King George III returns to sing a reprise of “You’ll Be Back.” This time, he asks the former colonists about their next steps. He is certain that they will fail at being an independent country: “It's much harder when it's all your call,” he tells them. Ever the jilted lover, George III tells them they are on their own. (“Awesome. Wow.”) He insists he won’t take them back when, inevitably, they regret their decision.
A rare tender moment for Hamilton and Burr, “Dear Theodosia” shows the statesmen as new fathers singing to their children. Their love for their newborns motivates them to work harder on behalf of the newly formed United States of America. “You will come of age with our young nation,” they sing, thinking about their babies' futures. “If we lay a strong enough foundation, we’ll pass it on to you.” For once, Hamilton and Burr are on the same page, literally in unison instead of arguing with each other.
Miranda wrote this song before he had any children — human children, that is. He composed “Dear Theodosia” shortly after adopting his dog, Tobi.
The war may be over, but Hamilton can’t rest. “Why do you write like you’re running out of time?” a jealous Burr wonders. Hamilton is frantic, trying to make a name for himself and help the fledging America take off. While Hamilton attends the Constitutional Convention, writes the majority of the Federalist Papers, and prepares to run President Washington’s treasury, Eliza wonders what will ever be enough for him. Meanwhile, Angelica gets married and moves to London with her husband.
The Act 1 finale weaves in musical themes from different characters' solos and culminates with the company singing together, a la “One Day More” from Les Mis.
"What’d I Miss?"
Act 2 opens with the introduction of Thomas Jefferson. Jefferson was a generation older than Hamilton and his cohort, which is reflected in his musical themes: If Hamilton’s songs draw on 1990s hip-hop, Jefferson’s harken back to the jazz era.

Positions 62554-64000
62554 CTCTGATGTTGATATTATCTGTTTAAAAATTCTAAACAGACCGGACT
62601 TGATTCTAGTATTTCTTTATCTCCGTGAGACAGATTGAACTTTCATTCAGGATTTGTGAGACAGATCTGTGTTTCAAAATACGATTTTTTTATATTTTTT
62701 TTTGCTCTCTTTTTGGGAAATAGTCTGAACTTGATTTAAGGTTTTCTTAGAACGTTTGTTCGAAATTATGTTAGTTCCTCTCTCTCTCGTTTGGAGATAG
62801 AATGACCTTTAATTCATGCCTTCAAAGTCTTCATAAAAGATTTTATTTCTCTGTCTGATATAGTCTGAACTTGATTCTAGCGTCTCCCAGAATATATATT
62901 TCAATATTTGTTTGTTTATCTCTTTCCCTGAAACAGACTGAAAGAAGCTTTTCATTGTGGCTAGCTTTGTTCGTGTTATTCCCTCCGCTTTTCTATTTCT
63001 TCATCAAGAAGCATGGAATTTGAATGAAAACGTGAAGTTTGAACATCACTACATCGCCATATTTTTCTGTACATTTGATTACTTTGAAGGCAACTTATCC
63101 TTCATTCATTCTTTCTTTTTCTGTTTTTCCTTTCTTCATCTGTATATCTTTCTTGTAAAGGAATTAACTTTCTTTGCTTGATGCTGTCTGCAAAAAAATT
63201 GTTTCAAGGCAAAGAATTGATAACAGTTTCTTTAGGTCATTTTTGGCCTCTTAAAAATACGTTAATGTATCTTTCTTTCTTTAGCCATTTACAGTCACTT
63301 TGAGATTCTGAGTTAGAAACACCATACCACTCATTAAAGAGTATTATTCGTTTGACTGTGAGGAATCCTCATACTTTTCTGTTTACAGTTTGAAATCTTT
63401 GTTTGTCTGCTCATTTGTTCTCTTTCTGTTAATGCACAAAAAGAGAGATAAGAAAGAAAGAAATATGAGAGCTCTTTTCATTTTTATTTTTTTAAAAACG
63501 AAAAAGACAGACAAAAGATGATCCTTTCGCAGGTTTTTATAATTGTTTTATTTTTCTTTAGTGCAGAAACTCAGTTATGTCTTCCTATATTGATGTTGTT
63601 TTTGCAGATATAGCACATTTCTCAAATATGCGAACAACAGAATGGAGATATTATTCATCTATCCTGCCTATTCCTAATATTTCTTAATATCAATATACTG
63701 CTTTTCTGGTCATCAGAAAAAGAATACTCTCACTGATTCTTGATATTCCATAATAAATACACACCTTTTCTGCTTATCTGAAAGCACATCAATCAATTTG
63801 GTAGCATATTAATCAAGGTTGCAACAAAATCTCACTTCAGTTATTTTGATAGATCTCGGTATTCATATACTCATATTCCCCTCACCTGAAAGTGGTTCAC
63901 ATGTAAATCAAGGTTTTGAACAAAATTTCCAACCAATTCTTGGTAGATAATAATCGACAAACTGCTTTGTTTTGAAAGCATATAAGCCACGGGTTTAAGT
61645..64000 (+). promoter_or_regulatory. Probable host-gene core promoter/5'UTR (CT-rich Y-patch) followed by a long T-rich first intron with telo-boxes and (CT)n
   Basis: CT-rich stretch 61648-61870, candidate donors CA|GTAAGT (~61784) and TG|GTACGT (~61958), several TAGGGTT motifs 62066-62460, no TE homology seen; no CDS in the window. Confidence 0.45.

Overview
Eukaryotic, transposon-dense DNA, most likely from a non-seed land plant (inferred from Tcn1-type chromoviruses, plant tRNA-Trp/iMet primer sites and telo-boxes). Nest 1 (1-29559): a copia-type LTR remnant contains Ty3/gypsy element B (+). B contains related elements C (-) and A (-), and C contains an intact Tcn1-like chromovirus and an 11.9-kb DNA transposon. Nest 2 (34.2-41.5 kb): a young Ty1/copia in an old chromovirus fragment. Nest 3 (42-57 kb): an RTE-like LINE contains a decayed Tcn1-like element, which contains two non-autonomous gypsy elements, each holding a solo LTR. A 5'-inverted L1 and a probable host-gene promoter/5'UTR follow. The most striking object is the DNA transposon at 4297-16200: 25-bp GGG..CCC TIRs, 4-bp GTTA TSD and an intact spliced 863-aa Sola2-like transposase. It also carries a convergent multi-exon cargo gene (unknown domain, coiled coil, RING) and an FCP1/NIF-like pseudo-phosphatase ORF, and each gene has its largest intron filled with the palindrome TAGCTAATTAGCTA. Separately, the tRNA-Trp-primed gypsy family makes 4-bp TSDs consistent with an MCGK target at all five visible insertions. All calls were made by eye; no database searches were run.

Jefferson is appointed Secretary of State by now-President Washington. His friend James Madison fills him in on recent political events, including Hamilton’s financial plan, which he calls “nothing less than government control.”
Jefferson and Madison are played by the performers who played Lafayette and Mulligan in Act I, but in these new roles, they are Hamilton’s antagonists.
"Cabinet Battle #1"
This song is the first of two cabinet meetings presented as rap battles. Hamilton and Jefferson debate which financial system to use for the newly formed U.S. government. Hamilton wants a bank in which the federal government assumes responsibility for state debt. Jefferson disagrees: “If New York’s in debt/Why should Virginia bear it?” But, as Hamilton points out, “Your debts are paid 'cause you don’t pay for labor.”
"Take a Break"
Once again, Hamilton is immersed in his work. While Eliza implores him to pay attention to his son Philip’s birthday, he is obsessed with getting Congress to approve his financial plan. Hamilton basically ignores Eliza but writes to Angelica about his challenges. In one letter, he addresses her as “My dearest, Angelica.” Angelica wonders if the “comma after dearest” was intentional. She returns to the States, and both sisters try in vain to convince Hamilton to join them on vacation.
"Say No to This"
Alone in the city, Hamilton is seduced by a woman named Maria Reynolds, played by the same performer as Peggy in Act 1. Maria’s husband finds out and blackmails Hamilton: “You made the wrong sucker a cuckold, so time to pay the piper for the pants you unbuckled.”
Hamilton agrees to pay Reynolds so the affair will remain a secret. The song ends with a reference to “Nobody Needs to Know” from Jason Robert Brown’s The Last Five Years.
"The Room Where It Happens"
Only Hamilton could turn a political negotiation about a banking system into one of the most compelling songs in musical theatre — and a lesson in how history gets written. Jefferson and Madison share a meal with Hamilton and finally compromise: They will support Hamilton’s bank if he supports them in moving the nation's capital to D.C.
Burr was not part of these negotiations but, in the show, he desperately wishes he was. Hamilton points out that “you don’t get a win unless you play in the game.” Burr is desperate to "be in the room where it happens," so he quits "waiting for it" and runs for office.
Burr wins his election against incumbent Senator Schuyler — Hamilton’s father-in-law. Hamilton confronts Burr, accusing him of switching political parties and having no real convictions. “No one knows who you are or what you do,” he asserts. Burr explains that people “don’t need to know me; they don’t like you.” The battle lines between Hamilton and Burr emerge.